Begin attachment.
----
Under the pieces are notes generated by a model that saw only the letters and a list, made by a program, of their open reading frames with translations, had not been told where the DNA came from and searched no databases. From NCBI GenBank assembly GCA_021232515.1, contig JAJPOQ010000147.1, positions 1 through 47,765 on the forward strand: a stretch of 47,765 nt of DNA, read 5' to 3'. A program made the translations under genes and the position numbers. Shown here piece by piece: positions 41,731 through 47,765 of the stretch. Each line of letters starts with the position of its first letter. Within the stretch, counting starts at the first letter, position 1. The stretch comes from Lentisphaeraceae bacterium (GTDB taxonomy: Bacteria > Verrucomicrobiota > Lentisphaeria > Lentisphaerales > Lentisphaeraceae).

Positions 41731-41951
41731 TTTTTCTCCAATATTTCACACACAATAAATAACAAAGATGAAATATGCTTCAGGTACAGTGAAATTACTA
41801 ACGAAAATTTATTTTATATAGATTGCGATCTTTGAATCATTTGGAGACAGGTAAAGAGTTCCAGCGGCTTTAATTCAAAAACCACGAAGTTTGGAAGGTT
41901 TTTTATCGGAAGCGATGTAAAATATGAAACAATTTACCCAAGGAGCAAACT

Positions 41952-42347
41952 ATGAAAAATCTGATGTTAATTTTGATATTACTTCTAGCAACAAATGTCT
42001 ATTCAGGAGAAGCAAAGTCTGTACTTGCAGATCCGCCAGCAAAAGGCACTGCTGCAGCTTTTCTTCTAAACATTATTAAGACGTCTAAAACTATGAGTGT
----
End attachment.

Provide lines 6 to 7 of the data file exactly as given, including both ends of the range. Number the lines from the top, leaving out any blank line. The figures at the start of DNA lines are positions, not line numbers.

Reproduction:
Positions 41952-42347
41952 ATGAAAAATCTGATGTTAATTTTGATATTACTTCTAGCAACAAATGTCT